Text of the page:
Further Reading
  • citation-type="booksimple"

    xlink:type="simple">Eskridge, William, Jr. Equality Practice: Civil Unions and the Future of Gay Rights. New York: Routledge, 2001.
  • citation-type="booksimple"

    xlink:type="simple">Gray, Nichole, and Dominic Brazil. Blackstone’s Guide to the Civil Partnership Act 2004. New York: Oxford University Press, 2005.
  • citation-type="booksimple"

    xlink:type="simple">Merin, Yuval. Equality for Same-Sex Couples: The Legal Recognition of Gay Partnerships in Europe and the United States. Chicago: University of Chicago Press, 2002.
  • citation-type="booksimple"

    xlink:type="simple">Rozenberg, Joshua. “All-embracing Partnership Act.” Telegraph.co.uk. October 6, 2005. http://www.telegraph.co.uk/news/main.jhtml?xml = /news/2005/10/06/nlaw06.xml.
  • citation-type="booksimple"

    xlink:type="simple">“Same-Sex Marriage: A Selective Bibliography of the Legal Literature.” Law Library, Rutgers School of Law. http://law-library.rutgers.edu/SSM.html.
  • citation-type="booksimple"

    xlink:type="simple">Snyder, R. Claire. Gay Marriage and Democracy: Equality for All. Lanham, Md.: Rowman & Littlefield, 2006.
  • citation-type="booksimple"

    xlink:type="simple">Sullivan, Andrew, ed. Same-Sex Marriage, Pro and Con: A Reader. Rev. and updated. New York: Vintage Books, 2004.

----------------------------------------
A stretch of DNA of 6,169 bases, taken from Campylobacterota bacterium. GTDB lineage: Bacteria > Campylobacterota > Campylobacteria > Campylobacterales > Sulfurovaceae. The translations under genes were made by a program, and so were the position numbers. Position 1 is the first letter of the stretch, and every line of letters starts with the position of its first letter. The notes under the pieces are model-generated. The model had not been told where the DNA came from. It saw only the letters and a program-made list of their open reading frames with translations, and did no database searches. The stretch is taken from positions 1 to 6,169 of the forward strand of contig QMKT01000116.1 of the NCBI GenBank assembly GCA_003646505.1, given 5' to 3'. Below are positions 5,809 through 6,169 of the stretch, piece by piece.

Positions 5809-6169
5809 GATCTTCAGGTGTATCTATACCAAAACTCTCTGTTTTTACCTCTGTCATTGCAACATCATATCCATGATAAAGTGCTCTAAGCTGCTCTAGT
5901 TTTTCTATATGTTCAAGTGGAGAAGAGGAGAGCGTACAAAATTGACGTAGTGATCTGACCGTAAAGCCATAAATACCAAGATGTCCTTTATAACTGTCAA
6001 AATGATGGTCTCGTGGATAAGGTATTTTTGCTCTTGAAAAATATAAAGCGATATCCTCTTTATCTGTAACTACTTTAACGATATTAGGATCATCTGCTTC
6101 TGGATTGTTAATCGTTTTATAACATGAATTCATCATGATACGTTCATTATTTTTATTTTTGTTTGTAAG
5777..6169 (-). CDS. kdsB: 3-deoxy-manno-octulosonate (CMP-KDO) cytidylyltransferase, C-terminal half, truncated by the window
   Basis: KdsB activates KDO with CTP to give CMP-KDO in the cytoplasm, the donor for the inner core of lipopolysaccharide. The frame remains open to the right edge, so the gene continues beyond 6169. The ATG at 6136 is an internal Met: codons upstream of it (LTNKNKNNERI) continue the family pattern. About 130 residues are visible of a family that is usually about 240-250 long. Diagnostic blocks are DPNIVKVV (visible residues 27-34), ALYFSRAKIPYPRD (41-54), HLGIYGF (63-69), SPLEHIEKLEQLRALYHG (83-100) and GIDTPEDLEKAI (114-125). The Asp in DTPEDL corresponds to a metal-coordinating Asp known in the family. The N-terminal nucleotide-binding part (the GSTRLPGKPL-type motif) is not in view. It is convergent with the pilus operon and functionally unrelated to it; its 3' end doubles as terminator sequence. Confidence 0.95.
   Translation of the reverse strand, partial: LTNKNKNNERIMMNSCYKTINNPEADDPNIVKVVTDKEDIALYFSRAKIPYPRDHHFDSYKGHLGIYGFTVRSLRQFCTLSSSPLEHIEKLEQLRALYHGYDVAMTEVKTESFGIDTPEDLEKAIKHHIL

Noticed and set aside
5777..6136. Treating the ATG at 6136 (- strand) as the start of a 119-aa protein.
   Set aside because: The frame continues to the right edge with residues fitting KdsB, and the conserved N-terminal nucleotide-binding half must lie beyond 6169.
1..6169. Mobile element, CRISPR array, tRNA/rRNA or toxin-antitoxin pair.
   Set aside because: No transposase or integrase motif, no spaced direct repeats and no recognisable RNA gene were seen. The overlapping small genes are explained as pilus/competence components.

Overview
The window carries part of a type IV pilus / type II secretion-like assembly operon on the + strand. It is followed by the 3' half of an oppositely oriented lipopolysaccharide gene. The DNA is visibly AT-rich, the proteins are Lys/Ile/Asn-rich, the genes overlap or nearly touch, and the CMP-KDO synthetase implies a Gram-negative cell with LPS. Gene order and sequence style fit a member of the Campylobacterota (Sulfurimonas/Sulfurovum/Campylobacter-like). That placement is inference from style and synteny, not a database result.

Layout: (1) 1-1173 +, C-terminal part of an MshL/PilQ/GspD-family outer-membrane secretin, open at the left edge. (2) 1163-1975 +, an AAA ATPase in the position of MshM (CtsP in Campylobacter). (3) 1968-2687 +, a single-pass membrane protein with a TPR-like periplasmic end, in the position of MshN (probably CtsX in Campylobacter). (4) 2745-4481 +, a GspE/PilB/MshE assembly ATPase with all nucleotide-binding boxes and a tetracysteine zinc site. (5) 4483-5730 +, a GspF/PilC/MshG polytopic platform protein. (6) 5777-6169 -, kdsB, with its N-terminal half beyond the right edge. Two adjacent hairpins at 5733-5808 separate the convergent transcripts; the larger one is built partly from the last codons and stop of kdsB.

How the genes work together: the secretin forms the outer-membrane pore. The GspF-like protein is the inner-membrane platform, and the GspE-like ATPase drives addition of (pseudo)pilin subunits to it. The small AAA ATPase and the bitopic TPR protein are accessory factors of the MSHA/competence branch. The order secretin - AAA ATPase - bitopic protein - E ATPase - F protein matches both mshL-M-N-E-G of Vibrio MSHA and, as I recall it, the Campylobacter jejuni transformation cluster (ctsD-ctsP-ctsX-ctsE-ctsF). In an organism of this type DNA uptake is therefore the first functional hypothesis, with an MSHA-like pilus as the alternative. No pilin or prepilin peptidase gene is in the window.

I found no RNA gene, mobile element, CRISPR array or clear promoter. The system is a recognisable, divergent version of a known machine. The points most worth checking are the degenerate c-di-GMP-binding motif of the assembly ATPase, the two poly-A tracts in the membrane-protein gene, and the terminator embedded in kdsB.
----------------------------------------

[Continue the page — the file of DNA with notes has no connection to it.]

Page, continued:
• citation-type="booksimple"

    xlink:type="simple">Wolfson, Evan. Why Marriage Matters: America, Equality, and Gay People’s Right to Marry. New York: Simon & Schuster, 2004.

July 27, 1967: United Kingdom Decriminalizes Homosexual Sex

1981: Gay and Lesbian Palimony Suits Emerge

1993-1996: Hawaii Opens Door to Same-Gender Marriages

August 6, 1994: Japanese American Citizens League Supports Same-Gender Marriage

September 21, 1996: U.S. President Clinton Signs Defense of Marriage Act

December 20, 1999: Baker v. Vermont Leads to Recognition of Same-Gender Civil Unions

February 21, 2003: Australian Court Validates Transsexual Marriage

April, 2003: Buenos Aires Recognizes Same-Gender Civil Unions

November 18, 2003: Massachusetts Court Rules for Same-Gender Marriage

April 4, 2005: United Kingdom’s Gender Recognition Act Legalizes Transsexual Marriage

June 30, 2005: Spain Legalizes Same-Gender Marriage

Categories: History